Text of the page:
Posted in coping, Depression, diagnosis, ED, mental health, PTSD, stigma

Dear Patient Relations – An Open Letter

This weekend I wrote a letter of complaint to the patient relations at my hospital. Being an advocate on my blog and Instagram can only get you so far. I took the courageous action to share my story with the people who will hopefully really help me make a difference. And it’s only right that I post it here so that it may find whoever needs it and I pray that this continues to find the right people so that this issue is addressed not only in my hospital but in hospitals across the country and maybe even globally.

Dear Patient Relations,

My name is Serenity Kaspar and I am mentally disabled. This means I frequent the ER as a psych patient when I need the extra help. I am an avid mental health advocate and with my latest trip to the ER, I ran across some red flags. I am thankful it was me, and not someone in an unhealthier mindset, who ran into these unsafe situations.

I had a dramatic mental episode on the morning of June 9th, leaving myself and my care team wondering if I had overdosed on one of my medications. I drove myself into the ER, as I have many times before. I know you guys have been rearranging things, and I pray my experience today was simply ironing out the kinks of the new program. If that is the case, I hope this letter helps you adjust the new system. Once I was checked in, I was taken back behind the desk to get my vital signs done, then returned to sit and wait. My first thought I’d like to make is that there was a large number of times that I was moved from room to room and all the standing and sitting was very unwelcomed. I had taken too much medication and I was feeling very sick, as I’d imagine most patients would be feeling given the nature of the emergency room.

When I was finally taken back to a room, I was immediately left alone while the staff member asked a question. I was a psych patient left alone in a room full of chords, medical supplies, and more. Now, given what you have done with the psych ER room remodel, you understand the severity of this mistake. This happened not once, but twice. I was even left alone for a lengthy period of time, plenty of time to do some serious damage. After an EKG, I was left alone again in that new, smaller waiting room area. No one at the desk, nothing. I’d like to note that at this point, I had all my stuff and nothing had been checked. I also had not been asked if I felt like I could keep myself safe or if I still had thoughts of wanting to hurt myself or others. If this had been back when I was at my sickest, I would have had a knife in my bad to cut myself with and I would have lied to the initial staffers. There wasn’t enough of a relationship for me to have felt comfortable sharing, nor for them to know if I was truly safe or not, despite how I may have “seemed.”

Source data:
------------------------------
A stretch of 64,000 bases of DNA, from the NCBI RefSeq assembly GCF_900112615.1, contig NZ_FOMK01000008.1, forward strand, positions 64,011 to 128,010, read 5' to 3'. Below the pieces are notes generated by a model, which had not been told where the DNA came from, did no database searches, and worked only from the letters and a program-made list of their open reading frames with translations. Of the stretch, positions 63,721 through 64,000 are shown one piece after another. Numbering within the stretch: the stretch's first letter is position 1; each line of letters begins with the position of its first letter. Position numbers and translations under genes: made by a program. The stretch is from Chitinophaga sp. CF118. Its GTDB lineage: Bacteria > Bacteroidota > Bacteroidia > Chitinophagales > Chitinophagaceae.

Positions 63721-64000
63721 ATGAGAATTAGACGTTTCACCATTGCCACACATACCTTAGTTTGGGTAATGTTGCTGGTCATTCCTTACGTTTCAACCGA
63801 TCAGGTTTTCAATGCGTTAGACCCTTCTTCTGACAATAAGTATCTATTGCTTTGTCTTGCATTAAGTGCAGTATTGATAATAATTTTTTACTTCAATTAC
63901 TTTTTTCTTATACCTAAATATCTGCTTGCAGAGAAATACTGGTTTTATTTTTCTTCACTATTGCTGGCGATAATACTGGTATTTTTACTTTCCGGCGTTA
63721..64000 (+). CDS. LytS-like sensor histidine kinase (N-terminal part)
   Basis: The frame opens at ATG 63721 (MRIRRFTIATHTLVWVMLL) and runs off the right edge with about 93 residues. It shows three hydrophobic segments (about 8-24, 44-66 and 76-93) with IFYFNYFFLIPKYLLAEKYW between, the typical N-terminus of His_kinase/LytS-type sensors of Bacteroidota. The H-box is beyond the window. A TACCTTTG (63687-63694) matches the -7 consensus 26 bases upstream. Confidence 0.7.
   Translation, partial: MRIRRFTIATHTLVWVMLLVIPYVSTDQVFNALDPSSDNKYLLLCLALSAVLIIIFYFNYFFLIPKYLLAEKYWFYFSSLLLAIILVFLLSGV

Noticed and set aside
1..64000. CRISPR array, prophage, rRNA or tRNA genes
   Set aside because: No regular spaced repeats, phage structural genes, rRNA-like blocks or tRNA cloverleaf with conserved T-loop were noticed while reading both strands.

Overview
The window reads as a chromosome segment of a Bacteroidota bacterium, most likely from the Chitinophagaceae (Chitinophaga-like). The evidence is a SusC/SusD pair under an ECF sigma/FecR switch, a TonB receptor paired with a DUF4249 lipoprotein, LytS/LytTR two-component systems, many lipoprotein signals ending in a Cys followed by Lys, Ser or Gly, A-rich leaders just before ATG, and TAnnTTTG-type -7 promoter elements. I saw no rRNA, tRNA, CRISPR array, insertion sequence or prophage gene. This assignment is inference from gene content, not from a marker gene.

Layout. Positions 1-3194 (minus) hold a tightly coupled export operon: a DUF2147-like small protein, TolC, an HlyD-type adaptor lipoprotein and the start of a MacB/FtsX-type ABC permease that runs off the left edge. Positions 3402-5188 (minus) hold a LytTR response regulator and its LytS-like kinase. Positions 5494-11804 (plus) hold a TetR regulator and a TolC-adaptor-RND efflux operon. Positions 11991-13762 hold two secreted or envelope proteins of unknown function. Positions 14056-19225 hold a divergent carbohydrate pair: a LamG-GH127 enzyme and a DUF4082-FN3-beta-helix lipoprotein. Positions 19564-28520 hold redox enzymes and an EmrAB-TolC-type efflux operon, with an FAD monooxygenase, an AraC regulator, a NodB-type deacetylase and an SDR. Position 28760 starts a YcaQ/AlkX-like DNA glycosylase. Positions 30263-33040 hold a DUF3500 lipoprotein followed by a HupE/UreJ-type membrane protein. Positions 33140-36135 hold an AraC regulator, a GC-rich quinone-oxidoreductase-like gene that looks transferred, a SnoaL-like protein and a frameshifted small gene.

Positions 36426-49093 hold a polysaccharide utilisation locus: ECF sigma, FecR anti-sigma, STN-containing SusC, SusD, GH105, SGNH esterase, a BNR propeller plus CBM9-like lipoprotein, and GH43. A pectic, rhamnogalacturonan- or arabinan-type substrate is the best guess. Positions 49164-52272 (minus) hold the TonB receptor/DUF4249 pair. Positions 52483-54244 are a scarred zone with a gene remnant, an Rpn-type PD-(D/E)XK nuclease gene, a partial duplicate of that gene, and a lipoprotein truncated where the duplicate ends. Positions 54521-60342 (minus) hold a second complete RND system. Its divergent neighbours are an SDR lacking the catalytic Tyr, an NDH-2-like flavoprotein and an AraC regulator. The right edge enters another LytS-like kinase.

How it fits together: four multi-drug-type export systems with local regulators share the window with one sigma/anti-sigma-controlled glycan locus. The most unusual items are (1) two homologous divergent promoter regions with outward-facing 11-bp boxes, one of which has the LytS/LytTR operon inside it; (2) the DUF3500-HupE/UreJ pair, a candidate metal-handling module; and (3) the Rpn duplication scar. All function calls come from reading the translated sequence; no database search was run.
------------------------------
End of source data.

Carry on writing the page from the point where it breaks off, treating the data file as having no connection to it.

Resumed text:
When I was taken back into the psych room, I was met with a staff purely made of new people. They were not aware of the rules, when we were allowed, what we could wear… nothing. They weren’t even aware of how everything in the room went. I understand that there are staffing problems, but there should never be exclusively new people staffed in the psych area. I ended up being the one to tell them how certain things went. Again, if I had not been this far into recovery, this would have continued to give me opportunities to lie and get away with things that could compromise my mental and physical health.

Thankfully I am in recovery and was not having current thoughts about hurting myself or others. I want to applaud the hospital for the renovations it made to the psych rooms. They are so much safer, and I rest easier knowing that my fellow mental health patients are safer when they come into the ER.

I also wish that this was the only thing I felt I needed to write about today. I have run into some serious issues in your ER before, when it came to mental health issues. I have had staffers sitting with me and answer my questions about how tall a building needs to be for me to effectively kill myself and sat there while I self harmed. I have had staffers check in on me, find me self harming, tell me not to do it, and then leave again, leaving me to self harm to my heart’s content. These are truly appalling things that I have experienced, and unfortunately, I am not alone in this.

–I then included the text from my previous blog post: The Problem with the ER

Please take this to heart and get it to the exact right people that can help change this. Don’t make it another email that’s summarized by checking a few boxes.

I am more than willing to talk on the phone and meet with whoever I need to meet with so that this can change. I am willing to do whatever it takes that mental health patients do not need to experience this, and ultimately reject care that has the potential to change their lives.

Posted in coping, diagnosis, mental health

Reflecting On Rogers Memorial Hospital

5/23/17… a year ago today I arrived home after a 2-month residential stay at Rogers Memorial Hospital. It may have only been 2 months, but there was a long road that led me there, and a lifetime of memories to treasure afterward.